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Violin buys ISE, X-IO splits off Axellio

Two storage companies on the comeback trail make moves -- Violin Systems buys X-IO's ISE platform, and X-IO rebrands as Axellio. Both have been in transition over the past few years.

Rebounding flash storage vendor Violin Systems today expanded by acquiring the X-IO Storage division of X-IO Technologies.

The deal brings the all-flash Violin storage portfolio together with the X-IO midmarket, self-contained Intelligent Storage Element (ISE) platform. Neither vendor would confirm the acquisition price. The deal is expected to close by late November.

X-IO split into the X-IO Storage and Axellio divisions in 2017. Now X-IO will rebrand as Axellio, keeping the edge computing and hyper-converged systems from that group. Axellio launched the FabricXpress Windows Server Software-Defined hyper-converged all-flash appliance built on Axellio FX-1000 hardware and Microsoft software in September.

Violin CEO Mark Lewis said his company will continue to sell the current Violin storage platform as well as the current ISE flash, hybrid and disk systems. He said the next generation of Violin storage products will combine technologies from ISE and Violin, with an expected launch date of late 2019. ISE technologies that will fit best with Violin storage include its deduplication process that requires fewer hardware resources than competitors.

"This helps Axellio with focus, and it helps Violin with scale and also with technology," Lewis said. "I believe there are incredible complementary markets. Violin's been focused on the enterprise and X-IO on the SME midmarket. So there's a good market combination, and we believe there's some good technology combinations with X-IO having a great price-performance-oriented product and Violin focusing on extreme performance."

Lewis said there would be no cuts at either company. Around 30 X-IO employees will join Violin, bringing Violin to about 100 full-time employees and leaving Axellio with around 20. Violin, based in San Jose, Calif., will take over part of X-IO's Colorado Springs, Colo., office.

Axellio remade

X-IO CEO Bill Miller said he knew there was a good chance that X-IO Storage would be sold off when he split X-IO into two groups. "I imagined we would separate them at some point," he said. "It made sense in the early days to incubate Axellio inside X-IO, but I've been trying to figure out how to achieve scale in the storage business at X-IO. It just made a lot of sense to put the storage business together with Violin and give Violin greater scale and strength and product breadth to compete in that market. You really need size and scale and some capital to compete in the storage market."

Miller said the edge and HCI market was still nascent although growing fast. "I think there's a good play for a startup there, and that's what Axellio is now, a startup," he said.

Miller will remain Axellio's CEO and take a position on the Violin board.

Violin Systems CEO Mark LewisMark Lewis

Lewis and Miller considered combining the two companies completely but decided the current deal would allow both vendors to focus better on their markets.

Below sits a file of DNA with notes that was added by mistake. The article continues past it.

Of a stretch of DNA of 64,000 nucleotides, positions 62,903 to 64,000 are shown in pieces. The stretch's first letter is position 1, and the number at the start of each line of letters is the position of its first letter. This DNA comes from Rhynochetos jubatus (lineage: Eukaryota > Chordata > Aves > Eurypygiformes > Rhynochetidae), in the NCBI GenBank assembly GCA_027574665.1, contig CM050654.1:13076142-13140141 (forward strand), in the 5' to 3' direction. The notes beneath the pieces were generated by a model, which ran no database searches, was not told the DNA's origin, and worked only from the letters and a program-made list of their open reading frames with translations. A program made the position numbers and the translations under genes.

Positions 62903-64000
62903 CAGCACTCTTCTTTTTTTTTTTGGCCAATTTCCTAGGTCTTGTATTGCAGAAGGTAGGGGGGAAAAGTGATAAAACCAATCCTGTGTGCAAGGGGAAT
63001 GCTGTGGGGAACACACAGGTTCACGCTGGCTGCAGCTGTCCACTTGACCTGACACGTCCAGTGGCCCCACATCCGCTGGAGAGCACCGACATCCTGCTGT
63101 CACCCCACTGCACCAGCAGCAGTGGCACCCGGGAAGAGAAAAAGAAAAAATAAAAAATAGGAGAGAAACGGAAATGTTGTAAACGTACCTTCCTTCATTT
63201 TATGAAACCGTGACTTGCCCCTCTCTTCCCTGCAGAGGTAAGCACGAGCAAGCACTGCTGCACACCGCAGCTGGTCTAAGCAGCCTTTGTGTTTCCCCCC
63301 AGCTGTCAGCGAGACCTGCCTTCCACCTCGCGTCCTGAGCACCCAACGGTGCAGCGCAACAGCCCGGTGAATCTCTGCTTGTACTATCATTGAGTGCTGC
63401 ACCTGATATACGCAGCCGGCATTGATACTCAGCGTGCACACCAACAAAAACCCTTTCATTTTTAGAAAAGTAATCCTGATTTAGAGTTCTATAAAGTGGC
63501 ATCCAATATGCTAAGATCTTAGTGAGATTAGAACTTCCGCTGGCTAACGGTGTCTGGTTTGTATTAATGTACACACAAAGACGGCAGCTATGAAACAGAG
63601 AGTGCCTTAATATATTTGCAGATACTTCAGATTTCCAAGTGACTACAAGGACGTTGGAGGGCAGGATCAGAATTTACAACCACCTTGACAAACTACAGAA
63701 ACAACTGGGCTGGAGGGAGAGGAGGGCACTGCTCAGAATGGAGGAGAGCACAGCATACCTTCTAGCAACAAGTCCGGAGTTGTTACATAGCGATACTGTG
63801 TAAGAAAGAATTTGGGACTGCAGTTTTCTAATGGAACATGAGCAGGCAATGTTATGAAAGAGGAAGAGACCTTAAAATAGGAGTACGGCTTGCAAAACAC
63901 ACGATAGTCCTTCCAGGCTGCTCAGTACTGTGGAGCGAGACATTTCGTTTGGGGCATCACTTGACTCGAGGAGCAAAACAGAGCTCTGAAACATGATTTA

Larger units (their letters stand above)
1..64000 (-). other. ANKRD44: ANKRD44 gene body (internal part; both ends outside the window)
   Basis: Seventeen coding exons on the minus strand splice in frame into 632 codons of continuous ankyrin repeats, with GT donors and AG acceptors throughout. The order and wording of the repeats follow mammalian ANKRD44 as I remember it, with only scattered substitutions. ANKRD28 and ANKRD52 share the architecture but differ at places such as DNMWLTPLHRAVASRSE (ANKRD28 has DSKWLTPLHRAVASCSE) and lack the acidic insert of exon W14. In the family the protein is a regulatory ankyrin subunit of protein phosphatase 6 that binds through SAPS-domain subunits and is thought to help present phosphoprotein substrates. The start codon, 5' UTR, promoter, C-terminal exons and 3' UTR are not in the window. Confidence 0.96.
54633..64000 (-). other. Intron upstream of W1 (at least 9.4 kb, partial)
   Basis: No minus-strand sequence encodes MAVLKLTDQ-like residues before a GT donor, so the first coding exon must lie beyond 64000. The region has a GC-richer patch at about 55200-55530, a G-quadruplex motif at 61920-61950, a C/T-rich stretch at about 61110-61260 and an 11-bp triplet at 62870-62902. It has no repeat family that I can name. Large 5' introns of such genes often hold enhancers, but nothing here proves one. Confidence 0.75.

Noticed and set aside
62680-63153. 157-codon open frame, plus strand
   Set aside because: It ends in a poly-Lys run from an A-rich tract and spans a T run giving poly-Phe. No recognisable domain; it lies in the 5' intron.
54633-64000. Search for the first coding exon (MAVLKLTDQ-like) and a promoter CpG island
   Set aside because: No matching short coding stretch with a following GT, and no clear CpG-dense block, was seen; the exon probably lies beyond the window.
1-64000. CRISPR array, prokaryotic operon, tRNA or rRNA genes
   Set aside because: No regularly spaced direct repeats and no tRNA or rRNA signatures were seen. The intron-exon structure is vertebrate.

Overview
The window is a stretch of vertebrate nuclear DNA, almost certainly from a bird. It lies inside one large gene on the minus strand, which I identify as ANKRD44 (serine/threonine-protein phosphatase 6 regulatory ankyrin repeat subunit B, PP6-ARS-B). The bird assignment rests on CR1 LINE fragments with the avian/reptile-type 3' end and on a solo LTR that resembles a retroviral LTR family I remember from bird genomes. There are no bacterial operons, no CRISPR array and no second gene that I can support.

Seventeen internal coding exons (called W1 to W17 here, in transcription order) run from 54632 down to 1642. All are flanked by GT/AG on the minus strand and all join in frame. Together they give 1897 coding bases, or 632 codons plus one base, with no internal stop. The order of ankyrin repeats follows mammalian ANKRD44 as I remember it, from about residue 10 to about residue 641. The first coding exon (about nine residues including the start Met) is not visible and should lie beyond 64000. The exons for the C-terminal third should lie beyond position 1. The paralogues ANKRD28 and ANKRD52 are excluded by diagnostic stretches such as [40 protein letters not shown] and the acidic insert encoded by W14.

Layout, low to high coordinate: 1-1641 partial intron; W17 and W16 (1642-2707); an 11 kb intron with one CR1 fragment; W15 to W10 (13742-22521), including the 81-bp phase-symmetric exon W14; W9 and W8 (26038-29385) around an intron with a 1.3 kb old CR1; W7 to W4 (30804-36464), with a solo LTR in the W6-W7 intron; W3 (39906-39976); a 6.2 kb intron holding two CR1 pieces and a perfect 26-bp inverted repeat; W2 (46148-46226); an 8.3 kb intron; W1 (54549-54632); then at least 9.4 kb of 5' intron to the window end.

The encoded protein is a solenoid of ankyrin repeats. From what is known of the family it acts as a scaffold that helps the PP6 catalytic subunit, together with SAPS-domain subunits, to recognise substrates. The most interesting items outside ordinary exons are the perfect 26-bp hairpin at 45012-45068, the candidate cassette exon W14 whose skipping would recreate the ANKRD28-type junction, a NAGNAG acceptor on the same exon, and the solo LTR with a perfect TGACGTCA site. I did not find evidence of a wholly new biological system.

"We have in Violin's case robust and mature technology in existing large growth markets, and we need to focus there," Lewis said. "We want to focus on performance and price-performance areas of that market. We want to create a tier 0 performance play that extends down. Axellio is an emerging market -- it's IoT, it's edge computing. If you have companies trying to attack these diverse markets, it defocuses both entities."

ISE's data reduction capabilities are a good combination with Violin's advanced NAND memory management for low latency, Lewis added. "We're talking about being able to build a product that can be four to five times faster than any major AFA on the market, and be 40% less expensive," he said.

Companies face recent challenges

Violin and X-IO have both had a rough time in recent years.

Violin emerged from Chapter 11 bankruptcy in 2017 to take another shot at making it with its all-flash products. Violin was a flash SAN pioneer and used its early-to-market advantage to go public in 2013, but struggled to generate revenue after mainstream storage vendors brought out flash arrays. Violin focused on performance from the start, eschewing the storage management and data protection features that enterprise customers want. Sales dwindled to only a handful each quarter, and Violin filed for bankruptcy in December 2016 after unsuccessfully putting itself up for sale. Private investment firm Quantum Partners bought its assets to resurrect the company four months later.

Industry veteran Lewis took over as Violin CEO last June, claiming the vendor was "essentially a startup."

X-IO Technologies also hit hard times in the last few years. Following large operating losses, it reorganized in 2016 after receiving around $10 million in operating capital from selling shares to individual and institutional investors. That was a year after Miller's private investment company PV Ventures provided seed capital.

X-IO Technologies started as XIOtech in 1997. Seagate acquired XIOtech in 1999 and spun it out to a venture capital firm as Xiotech in 2002. The X-IO ISE arrays came from Seagate's Advanced Storage Architecture Group, which Xiotech acquired in 2007. Xiotech became X-IO in 2011.

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